Food manufacturers are therefore urged to look to improve the efficiency of their supply chain, including production efficiency, to prevent costs from creeping up.   

The EU parliament in Strasbourg

A trade deal might not be reached between the UK and the EU before the end of the year

Ensuring UK food remains safe to export into the EU

Once the UK leaves the EU, it will cease to automatically be a part of the European Food Safety Authority (EFSA) and other EU food safety bodies. There may be continuing British influence within EFSA post-Brexit, as indicated in an interview that EFSA executive director Bernhard Url gave to EURACTIV in 2020, although these will be individuals who are present in a personal capacity, rather than as national delegates.6

The ongoing work of EFSA includes the implementation of the 2019 Transparency Regulations around food chain risk assessments from March 2021, which seek to strengthen scientific co-operation, ensure public transparency and develop risk communication. The UK’s absence from EFSA will not help food chain compliance between the UK and the EU.

To the extent that such regulatory progress impacts upon issues such as food safety, traceability, packaging and labelling, it will be important for UK food manufacturers to ensure that their product inspection technology maintains the integrity of both their products and the food ingredients information that travels with them.

Overcoming food safety barriers

Potentially, UK food manufacturers will have to deal with the rising costs and time associated with complying to potentially complicated data and labelling requirements that will emerge from different trade negotiations outside the EU. Some clarity on these started emerging in November 2020, when the UK government published new guidance for labelling of food products, to take effect from the start of 2021.7 Mostly, the guidance is related to products from or sold in Northern Ireland, including the necessity of labelling on food products sold in that territory to include a Northern Ireland or EU food business operator (FBO) address.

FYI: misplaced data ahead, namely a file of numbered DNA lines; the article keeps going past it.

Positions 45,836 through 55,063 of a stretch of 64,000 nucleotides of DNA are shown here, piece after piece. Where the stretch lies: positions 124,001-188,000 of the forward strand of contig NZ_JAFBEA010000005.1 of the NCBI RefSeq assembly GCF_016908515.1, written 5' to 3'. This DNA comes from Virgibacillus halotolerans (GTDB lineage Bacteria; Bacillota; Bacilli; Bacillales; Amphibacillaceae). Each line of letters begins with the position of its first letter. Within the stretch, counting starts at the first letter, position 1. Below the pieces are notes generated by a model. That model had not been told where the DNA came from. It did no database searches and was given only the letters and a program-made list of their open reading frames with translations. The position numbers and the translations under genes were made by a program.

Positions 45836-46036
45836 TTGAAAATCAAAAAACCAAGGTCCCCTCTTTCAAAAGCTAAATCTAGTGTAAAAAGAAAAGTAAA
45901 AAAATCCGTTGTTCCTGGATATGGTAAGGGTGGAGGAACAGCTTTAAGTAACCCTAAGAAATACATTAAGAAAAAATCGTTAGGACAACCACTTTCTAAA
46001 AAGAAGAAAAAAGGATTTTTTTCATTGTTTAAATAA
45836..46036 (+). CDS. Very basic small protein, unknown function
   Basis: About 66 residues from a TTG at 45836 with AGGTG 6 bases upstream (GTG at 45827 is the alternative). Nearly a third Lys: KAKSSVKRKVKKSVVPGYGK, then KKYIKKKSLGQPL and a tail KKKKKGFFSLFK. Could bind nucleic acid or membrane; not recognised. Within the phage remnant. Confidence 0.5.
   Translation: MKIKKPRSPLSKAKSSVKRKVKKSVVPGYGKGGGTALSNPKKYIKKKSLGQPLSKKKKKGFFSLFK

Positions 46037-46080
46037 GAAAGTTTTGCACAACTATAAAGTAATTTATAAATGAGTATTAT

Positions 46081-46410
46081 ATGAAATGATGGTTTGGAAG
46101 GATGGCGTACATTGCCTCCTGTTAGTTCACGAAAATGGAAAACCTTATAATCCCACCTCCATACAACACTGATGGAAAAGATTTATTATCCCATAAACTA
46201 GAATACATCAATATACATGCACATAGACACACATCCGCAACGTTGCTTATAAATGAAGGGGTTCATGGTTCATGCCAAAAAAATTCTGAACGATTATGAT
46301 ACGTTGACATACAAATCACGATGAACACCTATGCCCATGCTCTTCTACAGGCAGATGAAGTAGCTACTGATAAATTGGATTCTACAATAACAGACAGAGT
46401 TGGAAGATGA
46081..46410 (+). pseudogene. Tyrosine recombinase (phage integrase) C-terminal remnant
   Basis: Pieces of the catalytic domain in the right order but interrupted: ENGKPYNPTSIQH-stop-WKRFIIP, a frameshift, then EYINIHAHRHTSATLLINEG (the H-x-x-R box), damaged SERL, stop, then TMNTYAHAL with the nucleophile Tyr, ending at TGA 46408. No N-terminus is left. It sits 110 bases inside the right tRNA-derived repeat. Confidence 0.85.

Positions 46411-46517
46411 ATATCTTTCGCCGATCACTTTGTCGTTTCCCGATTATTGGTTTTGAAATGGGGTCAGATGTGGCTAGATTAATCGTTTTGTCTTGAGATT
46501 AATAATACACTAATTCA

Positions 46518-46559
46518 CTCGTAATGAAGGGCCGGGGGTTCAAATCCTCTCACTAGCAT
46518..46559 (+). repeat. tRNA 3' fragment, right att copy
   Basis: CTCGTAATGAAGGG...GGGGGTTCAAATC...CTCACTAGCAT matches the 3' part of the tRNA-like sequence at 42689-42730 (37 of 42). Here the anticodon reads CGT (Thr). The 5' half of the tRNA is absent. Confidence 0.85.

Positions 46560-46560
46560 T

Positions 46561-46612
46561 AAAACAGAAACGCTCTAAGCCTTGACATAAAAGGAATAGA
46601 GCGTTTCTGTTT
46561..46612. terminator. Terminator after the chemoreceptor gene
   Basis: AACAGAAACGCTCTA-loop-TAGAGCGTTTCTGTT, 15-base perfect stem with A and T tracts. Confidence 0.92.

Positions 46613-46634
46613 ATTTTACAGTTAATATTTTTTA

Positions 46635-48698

Among all these changes, however, one constant will be definite – that product inspection technology will play a key role to ensuring that food products are safe to eat, do not contain foreign body contaminants, are at the correct weight, plus are packaged and labelled correctly. Irrespective of where the goods are being produced and which country they end up in, manufacturers will still need to be able to prove due diligence has been exercised to comply with the highest food safety standards available.

Ultimately, borders and barriers are geographic and political constructs, and product inspection technology is an enabler that will help food manufacturers to deal effectively with the challenges that arise from Brexit and its fallout. That these technologies can also make a significant contribution to the production line efficiency of food manufacturers makes them even more attractive.

About the author

Paul Lerigo is the marketing manager at Mettler-Toledo Product Inspection. 


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One response to “How will food manufacturers ensure food safety post-Brexit?”

  1. Philip Proffit says:

    We have not managed our own food standards for many years, we used F &DA before EU regulations. We don’t have all the expertise to draft test and investigative expertise to complete set of new regulations for the UK, maintain them and research harmful chemicals etc.